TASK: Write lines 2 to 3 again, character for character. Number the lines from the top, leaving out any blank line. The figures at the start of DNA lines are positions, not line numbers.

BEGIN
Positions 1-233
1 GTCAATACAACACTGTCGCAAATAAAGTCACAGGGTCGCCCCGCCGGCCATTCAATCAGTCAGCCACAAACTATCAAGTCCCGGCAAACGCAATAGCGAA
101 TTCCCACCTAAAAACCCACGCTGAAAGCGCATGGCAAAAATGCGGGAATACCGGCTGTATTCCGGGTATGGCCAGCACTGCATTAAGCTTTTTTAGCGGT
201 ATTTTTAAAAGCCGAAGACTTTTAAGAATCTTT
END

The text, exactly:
1 GTCAATACAACACTGTCGCAAATAAAGTCACAGGGTCGCCCCGCCGGCCATTCAATCAGTCAGCCACAAACTATCAAGTCCCGGCAAACGCAATAGCGAA
101 TTCCCACCTAAAAACCCACGCTGAAAGCGCATGGCAAAAATGCGGGAATACCGGCTGTATTCCGGGTATGGCCAGCACTGCATTAAGCTTTTTTAGCGGT